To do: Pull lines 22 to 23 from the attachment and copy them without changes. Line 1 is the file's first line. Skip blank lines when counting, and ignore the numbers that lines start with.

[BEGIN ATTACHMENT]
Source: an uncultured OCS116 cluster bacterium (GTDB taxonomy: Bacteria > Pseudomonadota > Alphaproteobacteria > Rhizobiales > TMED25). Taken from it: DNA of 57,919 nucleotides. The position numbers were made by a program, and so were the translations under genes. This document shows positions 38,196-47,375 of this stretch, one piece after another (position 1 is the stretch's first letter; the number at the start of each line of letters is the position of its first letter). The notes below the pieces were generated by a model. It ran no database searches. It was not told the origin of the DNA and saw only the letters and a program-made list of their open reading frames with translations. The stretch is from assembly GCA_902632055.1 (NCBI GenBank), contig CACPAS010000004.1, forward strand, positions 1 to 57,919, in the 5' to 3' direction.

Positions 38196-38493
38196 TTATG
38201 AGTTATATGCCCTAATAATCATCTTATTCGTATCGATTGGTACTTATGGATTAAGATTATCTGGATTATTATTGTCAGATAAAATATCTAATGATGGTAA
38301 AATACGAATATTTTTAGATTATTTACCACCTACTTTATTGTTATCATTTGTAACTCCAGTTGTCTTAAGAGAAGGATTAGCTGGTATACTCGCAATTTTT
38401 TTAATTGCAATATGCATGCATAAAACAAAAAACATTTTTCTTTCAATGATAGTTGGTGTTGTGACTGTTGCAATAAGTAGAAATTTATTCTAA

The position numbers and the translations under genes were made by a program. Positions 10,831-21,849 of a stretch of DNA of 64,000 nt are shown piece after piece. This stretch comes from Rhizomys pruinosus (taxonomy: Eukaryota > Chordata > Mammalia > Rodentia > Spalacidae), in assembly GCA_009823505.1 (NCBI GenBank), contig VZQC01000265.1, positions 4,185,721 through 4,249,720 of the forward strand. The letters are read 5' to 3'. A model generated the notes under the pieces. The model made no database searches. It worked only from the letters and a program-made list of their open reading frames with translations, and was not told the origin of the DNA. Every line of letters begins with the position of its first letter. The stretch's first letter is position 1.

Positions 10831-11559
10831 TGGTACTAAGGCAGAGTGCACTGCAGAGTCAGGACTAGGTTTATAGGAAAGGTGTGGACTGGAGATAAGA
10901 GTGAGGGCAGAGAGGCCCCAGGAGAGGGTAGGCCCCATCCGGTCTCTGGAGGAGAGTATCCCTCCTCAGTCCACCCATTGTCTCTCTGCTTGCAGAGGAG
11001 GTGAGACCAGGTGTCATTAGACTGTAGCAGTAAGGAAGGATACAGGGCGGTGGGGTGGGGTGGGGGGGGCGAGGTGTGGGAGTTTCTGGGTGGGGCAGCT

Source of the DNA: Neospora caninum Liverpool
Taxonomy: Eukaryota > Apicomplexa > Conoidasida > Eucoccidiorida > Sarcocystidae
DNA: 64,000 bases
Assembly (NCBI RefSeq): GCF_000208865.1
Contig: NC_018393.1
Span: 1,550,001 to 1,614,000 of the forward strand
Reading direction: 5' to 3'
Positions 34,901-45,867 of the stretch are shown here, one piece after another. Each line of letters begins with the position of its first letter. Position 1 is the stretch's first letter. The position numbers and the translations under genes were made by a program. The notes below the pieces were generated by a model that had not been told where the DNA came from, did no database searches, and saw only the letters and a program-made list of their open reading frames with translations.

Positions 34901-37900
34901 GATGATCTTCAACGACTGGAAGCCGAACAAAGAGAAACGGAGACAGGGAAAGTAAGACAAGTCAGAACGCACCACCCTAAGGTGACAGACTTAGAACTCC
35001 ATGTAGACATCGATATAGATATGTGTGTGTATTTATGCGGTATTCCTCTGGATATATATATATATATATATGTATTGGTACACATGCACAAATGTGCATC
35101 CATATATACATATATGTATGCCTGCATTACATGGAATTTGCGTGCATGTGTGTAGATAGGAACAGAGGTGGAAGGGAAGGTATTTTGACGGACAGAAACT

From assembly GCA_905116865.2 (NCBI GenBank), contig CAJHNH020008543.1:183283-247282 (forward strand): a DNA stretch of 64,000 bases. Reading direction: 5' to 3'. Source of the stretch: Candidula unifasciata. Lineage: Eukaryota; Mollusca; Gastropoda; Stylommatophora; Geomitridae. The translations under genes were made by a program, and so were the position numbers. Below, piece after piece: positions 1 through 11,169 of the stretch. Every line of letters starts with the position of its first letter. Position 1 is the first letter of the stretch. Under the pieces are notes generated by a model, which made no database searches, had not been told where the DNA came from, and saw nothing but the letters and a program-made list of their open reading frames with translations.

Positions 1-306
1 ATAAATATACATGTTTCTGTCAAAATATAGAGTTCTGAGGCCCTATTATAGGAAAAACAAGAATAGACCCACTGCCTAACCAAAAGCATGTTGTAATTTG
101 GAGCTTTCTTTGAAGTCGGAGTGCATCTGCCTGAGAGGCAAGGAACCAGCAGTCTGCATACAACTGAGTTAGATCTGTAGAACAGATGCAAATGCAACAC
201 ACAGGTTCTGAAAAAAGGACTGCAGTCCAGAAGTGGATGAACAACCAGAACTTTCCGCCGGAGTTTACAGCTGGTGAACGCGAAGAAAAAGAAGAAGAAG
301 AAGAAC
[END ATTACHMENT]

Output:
35001 ATGTAGACATCGATATAGATATGTGTGTGTATTTATGCGGTATTCCTCTGGATATATATATATATATATATGTATTGGTACACATGCACAAATGTGCATC
35101 CATATATACATATATGTATGCCTGCATTACATGGAATTTGCGTGCATGTGTGTAGATAGGAACAGAGGTGGAAGGGAAGGTATTTTGACGGACAGAAACT